Mike Respectfully, you said it the best, Tlar. It is my belief that there will be no sacred cows because there can't be. This is a complete change of the system and they can't pick and choose.
I don't believe Iraq can afford to treat digital currency different than physical currency, as you stated, they can't pick and choose. I also believe as well as alienating Iraqi's themselves, you would radically effect how investors look at Iraq, both now and in the future.
Imagine, you're an investor in Iraq and all of a sudden your accounts have the zero's lopped off. You haven't lost any value, today, but what about the future.
Lopping in the past has always been attributed to high inflation but now you've added another layer for businesses to be concerned about.
God forbid if Iraq started to suffer from inflation anytime in the future, business owners might become skittish (based on previous CBI actions) and close up shop and move their money out of Iraqi banks, if they lopped once during prosperity, they'll lop again when under duress.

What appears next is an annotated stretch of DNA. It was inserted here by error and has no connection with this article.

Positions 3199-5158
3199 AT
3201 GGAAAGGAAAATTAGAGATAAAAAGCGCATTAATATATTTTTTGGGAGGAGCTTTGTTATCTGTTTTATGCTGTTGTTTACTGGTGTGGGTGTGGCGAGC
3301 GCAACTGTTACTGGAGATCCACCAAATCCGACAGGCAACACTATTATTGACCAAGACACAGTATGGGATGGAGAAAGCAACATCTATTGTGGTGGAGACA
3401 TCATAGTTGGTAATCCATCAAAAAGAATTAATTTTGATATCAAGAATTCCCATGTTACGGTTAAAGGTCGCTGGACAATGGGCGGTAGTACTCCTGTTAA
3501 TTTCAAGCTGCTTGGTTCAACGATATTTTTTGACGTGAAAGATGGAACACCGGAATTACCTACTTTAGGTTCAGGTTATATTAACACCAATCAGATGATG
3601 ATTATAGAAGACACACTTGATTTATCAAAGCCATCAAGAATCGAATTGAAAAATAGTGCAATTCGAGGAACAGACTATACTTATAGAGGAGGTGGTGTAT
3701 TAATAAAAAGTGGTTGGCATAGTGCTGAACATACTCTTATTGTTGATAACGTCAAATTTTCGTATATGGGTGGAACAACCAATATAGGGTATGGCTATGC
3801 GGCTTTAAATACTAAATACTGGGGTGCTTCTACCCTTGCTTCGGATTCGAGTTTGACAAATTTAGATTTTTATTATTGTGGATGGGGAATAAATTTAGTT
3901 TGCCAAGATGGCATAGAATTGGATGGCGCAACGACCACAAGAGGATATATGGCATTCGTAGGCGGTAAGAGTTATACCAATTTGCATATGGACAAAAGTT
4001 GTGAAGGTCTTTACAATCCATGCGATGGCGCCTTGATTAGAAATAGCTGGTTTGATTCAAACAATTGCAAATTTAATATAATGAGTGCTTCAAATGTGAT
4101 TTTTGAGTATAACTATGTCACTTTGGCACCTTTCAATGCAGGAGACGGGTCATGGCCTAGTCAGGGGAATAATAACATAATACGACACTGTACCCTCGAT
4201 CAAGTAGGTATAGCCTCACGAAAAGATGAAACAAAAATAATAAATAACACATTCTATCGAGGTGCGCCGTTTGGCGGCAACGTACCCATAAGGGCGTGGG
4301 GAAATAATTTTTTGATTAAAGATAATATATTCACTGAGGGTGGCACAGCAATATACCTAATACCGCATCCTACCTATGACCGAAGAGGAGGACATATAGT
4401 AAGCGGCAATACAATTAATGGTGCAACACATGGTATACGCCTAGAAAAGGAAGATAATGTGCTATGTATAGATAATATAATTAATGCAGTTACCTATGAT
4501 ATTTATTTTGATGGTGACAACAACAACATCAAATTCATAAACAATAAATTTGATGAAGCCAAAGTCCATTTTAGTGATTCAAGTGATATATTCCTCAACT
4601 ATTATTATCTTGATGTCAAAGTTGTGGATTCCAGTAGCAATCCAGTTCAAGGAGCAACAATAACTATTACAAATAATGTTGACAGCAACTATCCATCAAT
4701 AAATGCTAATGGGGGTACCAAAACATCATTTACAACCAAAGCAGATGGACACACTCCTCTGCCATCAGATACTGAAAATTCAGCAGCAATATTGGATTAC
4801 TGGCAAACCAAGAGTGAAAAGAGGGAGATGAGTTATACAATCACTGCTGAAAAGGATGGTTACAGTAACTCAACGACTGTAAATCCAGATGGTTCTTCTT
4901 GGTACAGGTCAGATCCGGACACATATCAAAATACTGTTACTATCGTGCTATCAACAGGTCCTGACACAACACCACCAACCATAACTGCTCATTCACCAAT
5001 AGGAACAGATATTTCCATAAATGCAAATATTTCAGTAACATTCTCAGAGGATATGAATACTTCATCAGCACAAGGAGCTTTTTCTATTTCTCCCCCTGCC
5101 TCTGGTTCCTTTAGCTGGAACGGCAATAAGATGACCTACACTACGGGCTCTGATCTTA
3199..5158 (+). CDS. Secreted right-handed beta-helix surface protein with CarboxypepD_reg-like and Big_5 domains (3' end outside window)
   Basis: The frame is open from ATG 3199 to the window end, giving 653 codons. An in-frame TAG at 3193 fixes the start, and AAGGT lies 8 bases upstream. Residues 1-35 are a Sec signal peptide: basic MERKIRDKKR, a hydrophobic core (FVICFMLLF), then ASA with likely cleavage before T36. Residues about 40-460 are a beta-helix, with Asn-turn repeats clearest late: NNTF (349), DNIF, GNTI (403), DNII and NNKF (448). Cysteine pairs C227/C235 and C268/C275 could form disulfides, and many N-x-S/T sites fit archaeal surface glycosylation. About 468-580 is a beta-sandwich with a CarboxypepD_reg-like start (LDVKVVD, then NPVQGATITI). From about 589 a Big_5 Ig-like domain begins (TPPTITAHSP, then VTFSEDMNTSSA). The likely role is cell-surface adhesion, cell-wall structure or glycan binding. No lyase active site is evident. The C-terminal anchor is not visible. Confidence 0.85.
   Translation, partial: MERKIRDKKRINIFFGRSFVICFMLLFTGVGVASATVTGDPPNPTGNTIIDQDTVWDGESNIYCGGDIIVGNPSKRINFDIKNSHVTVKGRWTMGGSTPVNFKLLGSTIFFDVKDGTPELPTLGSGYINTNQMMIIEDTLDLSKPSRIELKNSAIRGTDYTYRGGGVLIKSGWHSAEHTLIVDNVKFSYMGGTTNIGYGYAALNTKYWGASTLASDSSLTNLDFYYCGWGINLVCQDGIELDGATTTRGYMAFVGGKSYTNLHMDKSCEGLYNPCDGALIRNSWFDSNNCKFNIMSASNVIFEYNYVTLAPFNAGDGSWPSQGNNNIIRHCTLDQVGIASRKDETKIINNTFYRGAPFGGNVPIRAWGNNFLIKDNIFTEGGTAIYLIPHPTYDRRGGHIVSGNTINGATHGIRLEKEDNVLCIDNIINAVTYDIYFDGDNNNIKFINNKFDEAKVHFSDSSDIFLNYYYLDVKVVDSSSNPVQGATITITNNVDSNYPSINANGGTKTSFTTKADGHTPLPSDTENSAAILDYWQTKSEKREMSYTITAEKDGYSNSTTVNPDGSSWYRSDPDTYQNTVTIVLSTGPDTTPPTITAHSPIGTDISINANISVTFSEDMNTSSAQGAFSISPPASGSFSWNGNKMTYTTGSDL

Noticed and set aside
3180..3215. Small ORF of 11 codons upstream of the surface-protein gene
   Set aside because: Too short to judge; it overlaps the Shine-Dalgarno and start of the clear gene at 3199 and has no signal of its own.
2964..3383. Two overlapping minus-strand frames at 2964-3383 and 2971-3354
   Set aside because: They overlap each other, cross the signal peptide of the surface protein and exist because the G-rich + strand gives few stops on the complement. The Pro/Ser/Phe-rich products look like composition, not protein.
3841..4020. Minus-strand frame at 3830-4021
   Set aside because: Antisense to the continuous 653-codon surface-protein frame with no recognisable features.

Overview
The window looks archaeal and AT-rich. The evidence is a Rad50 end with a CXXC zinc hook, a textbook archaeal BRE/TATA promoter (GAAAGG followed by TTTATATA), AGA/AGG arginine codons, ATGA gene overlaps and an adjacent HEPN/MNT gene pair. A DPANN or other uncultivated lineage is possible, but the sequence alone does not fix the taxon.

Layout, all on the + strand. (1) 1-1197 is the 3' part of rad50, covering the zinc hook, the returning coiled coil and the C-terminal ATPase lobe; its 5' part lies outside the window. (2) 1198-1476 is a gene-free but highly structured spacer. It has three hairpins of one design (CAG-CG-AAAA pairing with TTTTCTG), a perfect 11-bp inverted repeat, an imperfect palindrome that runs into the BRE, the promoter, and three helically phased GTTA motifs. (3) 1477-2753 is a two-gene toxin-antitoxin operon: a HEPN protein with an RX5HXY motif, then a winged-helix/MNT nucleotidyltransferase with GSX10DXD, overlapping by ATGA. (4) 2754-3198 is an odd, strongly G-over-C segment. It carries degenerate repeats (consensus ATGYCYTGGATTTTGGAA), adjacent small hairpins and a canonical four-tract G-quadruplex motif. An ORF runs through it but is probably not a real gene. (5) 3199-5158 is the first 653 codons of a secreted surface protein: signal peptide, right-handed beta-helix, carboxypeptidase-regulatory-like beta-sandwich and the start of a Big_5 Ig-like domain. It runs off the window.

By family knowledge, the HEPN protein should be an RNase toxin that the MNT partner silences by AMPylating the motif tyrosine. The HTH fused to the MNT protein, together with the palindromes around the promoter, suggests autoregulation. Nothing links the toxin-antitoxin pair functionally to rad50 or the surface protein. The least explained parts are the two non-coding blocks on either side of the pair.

If Iraq has to change the system completely, then either all the currency would be lopped or all of the currency would appreciate in value, you're right, there can be no sacred (physical dinar) cows.
Also, would this digital lop effect those who have dinar in banks outside of Iraq?
I wouldn't think it would, so would anyone want to put their money into an Iraqi bank after Iraq has lopped their digital currency?
Iraq's banks are in their infancy, depositors would scream bloody murder if they were unable to enjoy the windfall that those who ignored the banks would enjoy, at least I would.
I know many folks who are invested in the ISX and have money in an account with Warka, and all of them would be livid if they were penalized for engaging the system before the rate was changed.
I guess it's all academic at this point, we'll just have to wait and see what happens when the dinar appreciates, lopping the currency digitally just doesn't make good business sense to me. IMO.